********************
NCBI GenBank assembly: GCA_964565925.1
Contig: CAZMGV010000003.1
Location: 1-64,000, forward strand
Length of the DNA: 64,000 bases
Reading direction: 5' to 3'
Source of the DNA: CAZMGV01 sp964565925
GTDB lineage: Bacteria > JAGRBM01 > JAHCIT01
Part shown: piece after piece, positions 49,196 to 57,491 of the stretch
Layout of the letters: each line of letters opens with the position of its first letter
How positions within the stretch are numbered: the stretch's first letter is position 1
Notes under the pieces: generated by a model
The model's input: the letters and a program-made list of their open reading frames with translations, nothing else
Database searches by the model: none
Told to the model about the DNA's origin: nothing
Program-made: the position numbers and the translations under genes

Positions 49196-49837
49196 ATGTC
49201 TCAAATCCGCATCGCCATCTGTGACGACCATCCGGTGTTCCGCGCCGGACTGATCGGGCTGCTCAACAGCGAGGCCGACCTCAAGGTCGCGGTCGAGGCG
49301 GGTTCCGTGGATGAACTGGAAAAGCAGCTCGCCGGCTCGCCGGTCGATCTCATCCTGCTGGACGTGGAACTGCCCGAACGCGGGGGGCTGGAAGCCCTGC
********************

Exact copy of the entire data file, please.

NCBI GenBank assembly: GCA_964565925.1
Contig: CAZMGV010000003.1
Location: 1-64,000, forward strand
Length of the DNA: 64,000 bases
Reading direction: 5' to 3'
Source of the DNA: CAZMGV01 sp964565925
GTDB lineage: Bacteria > JAGRBM01 > JAHCIT01
Part shown: piece after piece, positions 49,196 to 57,491 of the stretch
Layout of the letters: each line of letters opens with the position of its first letter
How positions within the stretch are numbered: the stretch's first letter is position 1
Notes under the pieces: generated by a model
The model's input: the letters and a program-made list of their open reading frames with translations, nothing else
Database searches by the model: none
Told to the model about the DNA's origin: nothing
Program-made: the position numbers and the translations under genes

Positions 49196-49837
49196 ATGTC
49201 TCAAATCCGCATCGCCATCTGTGACGACCATCCGGTGTTCCGCGCCGGACTGATCGGGCTGCTCAACAGCGAGGCCGACCTCAAGGTCGCGGTCGAGGCG
49301 GGTTCCGTGGATGAACTGGAAAAGCAGCTCGCCGGCTCGCCGGTCGATCTCATCCTGCTGGACGTGGAACTGCCCGAACGCGGGGGGCTGGAAGCCCTGC